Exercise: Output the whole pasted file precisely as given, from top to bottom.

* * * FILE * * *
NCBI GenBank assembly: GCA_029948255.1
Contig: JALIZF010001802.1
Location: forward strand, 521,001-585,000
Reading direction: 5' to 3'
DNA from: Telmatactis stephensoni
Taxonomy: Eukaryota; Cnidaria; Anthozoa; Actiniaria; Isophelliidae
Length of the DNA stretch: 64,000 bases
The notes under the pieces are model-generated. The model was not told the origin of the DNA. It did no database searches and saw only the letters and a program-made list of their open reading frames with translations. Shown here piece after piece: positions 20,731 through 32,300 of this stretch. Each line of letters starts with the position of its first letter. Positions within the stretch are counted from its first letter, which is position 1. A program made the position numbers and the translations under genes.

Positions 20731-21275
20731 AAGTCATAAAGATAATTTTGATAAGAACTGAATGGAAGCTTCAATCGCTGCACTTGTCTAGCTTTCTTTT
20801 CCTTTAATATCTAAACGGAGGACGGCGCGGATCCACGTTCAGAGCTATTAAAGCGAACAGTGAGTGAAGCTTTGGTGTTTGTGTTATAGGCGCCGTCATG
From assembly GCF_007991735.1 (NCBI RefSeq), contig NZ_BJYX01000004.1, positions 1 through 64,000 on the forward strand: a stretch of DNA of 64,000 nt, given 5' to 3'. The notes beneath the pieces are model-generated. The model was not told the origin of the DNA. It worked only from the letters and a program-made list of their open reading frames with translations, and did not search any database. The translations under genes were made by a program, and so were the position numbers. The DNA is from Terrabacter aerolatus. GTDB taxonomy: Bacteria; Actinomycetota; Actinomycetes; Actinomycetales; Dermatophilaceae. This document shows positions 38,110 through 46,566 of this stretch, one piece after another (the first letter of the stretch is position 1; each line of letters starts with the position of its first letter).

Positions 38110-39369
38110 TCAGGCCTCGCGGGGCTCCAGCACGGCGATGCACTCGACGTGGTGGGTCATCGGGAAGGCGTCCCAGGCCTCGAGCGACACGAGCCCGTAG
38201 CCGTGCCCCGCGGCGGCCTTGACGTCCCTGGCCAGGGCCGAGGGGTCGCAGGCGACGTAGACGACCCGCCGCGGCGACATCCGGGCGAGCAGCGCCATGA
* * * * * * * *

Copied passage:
NCBI GenBank assembly: GCA_029948255.1
Contig: JALIZF010001802.1
Location: forward strand, 521,001-585,000
Reading direction: 5' to 3'
DNA from: Telmatactis stephensoni
Taxonomy: Eukaryota; Cnidaria; Anthozoa; Actiniaria; Isophelliidae
Length of the DNA stretch: 64,000 bases
The notes under the pieces are model-generated. The model was not told the origin of the DNA. It did no database searches and saw only the letters and a program-made list of their open reading frames with translations. Shown here piece after piece: positions 20,731 through 32,300 of this stretch. Each line of letters starts with the position of its first letter. Positions within the stretch are counted from its first letter, which is position 1. A program made the position numbers and the translations under genes.

Positions 20731-21275
20731 AAGTCATAAAGATAATTTTGATAAGAACTGAATGGAAGCTTCAATCGCTGCACTTGTCTAGCTTTCTTTT
20801 CCTTTAATATCTAAACGGAGGACGGCGCGGATCCACGTTCAGAGCTATTAAAGCGAACAGTGAGTGAAGCTTTGGTGTTTGTGTTATAGGCGCCGTCATG
From assembly GCF_007991735.1 (NCBI RefSeq), contig NZ_BJYX01000004.1, positions 1 through 64,000 on the forward strand: a stretch of DNA of 64,000 nt, given 5' to 3'. The notes beneath the pieces are model-generated. The model was not told the origin of the DNA. It worked only from the letters and a program-made list of their open reading frames with translations, and did not search any database. The translations under genes were made by a program, and so were the position numbers. The DNA is from Terrabacter aerolatus. GTDB taxonomy: Bacteria; Actinomycetota; Actinomycetes; Actinomycetales; Dermatophilaceae. This document shows positions 38,110 through 46,566 of this stretch, one piece after another (the first letter of the stretch is position 1; each line of letters starts with the position of its first letter).

Positions 38110-39369
38110 TCAGGCCTCGCGGGGCTCCAGCACGGCGATGCACTCGACGTGGTGGGTCATCGGGAAGGCGTCCCAGGCCTCGAGCGACACGAGCCCGTAG
38201 CCGTGCCCCGCGGCGGCCTTGACGTCCCTGGCCAGGGCCGAGGGGTCGCAGGCGACGTAGACGACCCGCCGCGGCGACATCCGGGCGAGCAGCGCCATGA